I went home and hung a kite in each of my front windows.  I made a crude sign from their tails and electric tape.  It’s not much.  I got online and posted message after message, spreading the word about vigils, fundraisers, and people offering to foster pets of those who died.  I have nothing to give but a boost in the ripple of love with which we hope to conquer hate.

It’s the fourteenth day of the thirtieth month of My Year Without Complaining.  I’m alive. My son is alive.  I have no complaints.  Not one.  I am not one of the forty-nine.  My life continues.





Monday morning

My friends — I had a lumpy weekend, with highs and lows; mostly the lows were my own failings to honor my standards.  So:  I looked for a poem to express how I felt, and found this.  Chills.  Just. Chills.  Perfect.

“What the Living Do”

Johnny, the kitchen sink has been clogged for days,
some utensil probably fell down there.
And the Drano won’t work but it smells dangerous, and
the crusty dishes have piled up

waiting for the plumber I still haven’t called. This is
the everyday we spoke of.
It’s winter again: the sky’s a deep headstrong blue, and the sunlight
pours through

the open living room windows because the heat’s on too high in
here, and I can’t turn it off.
For weeks now, driving, or dropping a bag of groceries in the
street, the bag breaking,

I’ve been thinking: this is what the living do. And yesterday,
hurrying along those
wobbly bricks in the Cambridge sidewalk, spilling my coffee down
my wrist and sleeve,

I thought it again, and again later, when buying a hairbrush: This
is it.
Parking. Slamming the car door shut in the cold. What you called
that yearning.

What you finally gave up. We want the spring to come and the
winter to pass. We want
whoever to call or not call, a letter, a kiss – we want more
and more and then more of it.

But there are moments, walking, when I catch a glimpse of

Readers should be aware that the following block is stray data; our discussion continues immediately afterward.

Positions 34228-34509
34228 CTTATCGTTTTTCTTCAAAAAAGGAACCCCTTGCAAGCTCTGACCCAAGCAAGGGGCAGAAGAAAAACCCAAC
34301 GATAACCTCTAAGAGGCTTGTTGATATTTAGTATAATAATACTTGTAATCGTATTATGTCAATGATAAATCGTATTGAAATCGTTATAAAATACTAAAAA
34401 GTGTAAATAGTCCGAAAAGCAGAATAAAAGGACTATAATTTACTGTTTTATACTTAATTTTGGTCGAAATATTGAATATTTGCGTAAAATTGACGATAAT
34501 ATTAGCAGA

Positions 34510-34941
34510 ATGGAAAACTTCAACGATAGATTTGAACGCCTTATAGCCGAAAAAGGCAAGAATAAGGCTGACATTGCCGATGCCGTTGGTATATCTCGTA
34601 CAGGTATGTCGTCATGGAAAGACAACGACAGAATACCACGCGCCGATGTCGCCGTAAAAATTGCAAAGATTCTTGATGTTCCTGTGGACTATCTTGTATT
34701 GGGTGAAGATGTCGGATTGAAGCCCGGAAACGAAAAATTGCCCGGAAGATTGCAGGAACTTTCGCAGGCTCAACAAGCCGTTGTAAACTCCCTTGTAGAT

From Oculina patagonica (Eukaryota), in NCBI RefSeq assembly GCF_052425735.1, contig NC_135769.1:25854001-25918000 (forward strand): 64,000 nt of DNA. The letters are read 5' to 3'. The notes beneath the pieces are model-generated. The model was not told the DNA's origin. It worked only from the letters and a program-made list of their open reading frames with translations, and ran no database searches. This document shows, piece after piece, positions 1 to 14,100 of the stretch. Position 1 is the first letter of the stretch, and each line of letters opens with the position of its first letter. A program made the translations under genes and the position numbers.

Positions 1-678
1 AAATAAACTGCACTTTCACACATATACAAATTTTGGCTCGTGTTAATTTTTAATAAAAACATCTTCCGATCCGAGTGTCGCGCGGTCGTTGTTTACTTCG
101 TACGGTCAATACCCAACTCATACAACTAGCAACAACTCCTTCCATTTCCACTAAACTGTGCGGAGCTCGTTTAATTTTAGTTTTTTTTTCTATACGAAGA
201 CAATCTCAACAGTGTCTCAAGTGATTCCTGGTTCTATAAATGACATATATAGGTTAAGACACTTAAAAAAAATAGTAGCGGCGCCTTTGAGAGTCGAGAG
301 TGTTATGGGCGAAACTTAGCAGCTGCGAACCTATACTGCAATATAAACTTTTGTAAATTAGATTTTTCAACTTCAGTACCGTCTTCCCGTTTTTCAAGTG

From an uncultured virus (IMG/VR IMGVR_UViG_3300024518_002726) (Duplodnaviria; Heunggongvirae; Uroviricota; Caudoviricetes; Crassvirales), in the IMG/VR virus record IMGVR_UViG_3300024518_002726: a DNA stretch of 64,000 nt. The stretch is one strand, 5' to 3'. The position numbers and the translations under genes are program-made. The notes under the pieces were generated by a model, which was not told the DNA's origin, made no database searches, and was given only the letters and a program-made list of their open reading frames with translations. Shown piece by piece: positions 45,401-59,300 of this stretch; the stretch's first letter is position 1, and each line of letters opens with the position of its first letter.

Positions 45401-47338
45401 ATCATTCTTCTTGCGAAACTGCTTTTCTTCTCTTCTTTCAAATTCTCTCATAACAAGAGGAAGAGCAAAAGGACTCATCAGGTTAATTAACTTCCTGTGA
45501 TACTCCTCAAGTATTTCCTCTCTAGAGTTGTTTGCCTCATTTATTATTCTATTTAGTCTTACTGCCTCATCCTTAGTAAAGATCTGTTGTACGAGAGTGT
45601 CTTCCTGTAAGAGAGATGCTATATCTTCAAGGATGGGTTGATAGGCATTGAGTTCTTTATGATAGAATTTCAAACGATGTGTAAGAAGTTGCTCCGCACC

myself in the window glass,
say, the window of the corner video store, and I’m gripped by a
cherishing so deep

for my own blowing hair, chapped face, and unbuttoned coat
that I’m speechless:
I am living, I remember you.

Marie Howe

It’s the thirteenth day of the thirtieth month of My Year Without Complaining.   Life continues.


Happy, happy birthday to Alan White, a great singer-songwriter and my co-conspirator, the guy who buried all the bodies.


I often say that I can clean house or go for a walk but not on the same day.

Sometimes I face other choices even more challenging.  Go to work or go out to dinner.  Go to the store or dust the floors.  Make your own list.  My body can’t handle two tasks requiring physical exertion on the same day.

Yesterday my friend Rebecca invited me to tour wineries with her and her mother.  Rebecca gets me, though I’m sorry for her that she does.  She has  a spinal injury requiring surgery.  She knows the score.  Take a spill and your day suddenly takes a downward tilt.  Hopefully, she will have some relief after the doctors do their work on Wednesday.  I will send angels her way, to guide the surgeon’s knife.

I took Friday off to clean house in anticipation of my son’s potential visit.  When he said he had too much to do, I put aside cleaning.  Eventually, I learned he’s coming on Tuesday.  I’m overjoyed. Now he will get to hear our friend Sheldon singing Beethoven’s Ninth with the KC Symphony Chorale.  But I’m faced with cleaning house today, before a work day.  So it goes.

At one of our winery stops yesterday, a woman in white loafers stepped aside to watch me descend a flight of stairs.  Wine got you tipsy, I see, she snickered.  I paused.  I asked her to repeat what she had said.  Well I can see you’re drunk, she explained.

No.  Not drunk.  A mistake people have been making most of my adult life — since college.  I’m not drunk, I said mildly.  I’m disabled.  She laughed, unbelieving.  Oh darling don’t worry, I think you’re doing just fine.  I came to a full stop and said, Ma’am, I do not need your validation.  She broke out laughing.  Rebecca’s mother, ahead of me, looked back.  By this time, I had concluded that the woman should not concern me, and I continued through the door which Jean held open for me, leaving the woman to her cackling.  I remarked, sadly, that the woman had no manners.  What I really wanted to do was go back and smack her senseless but I just kept walking, down the stairs, into the June sunshine.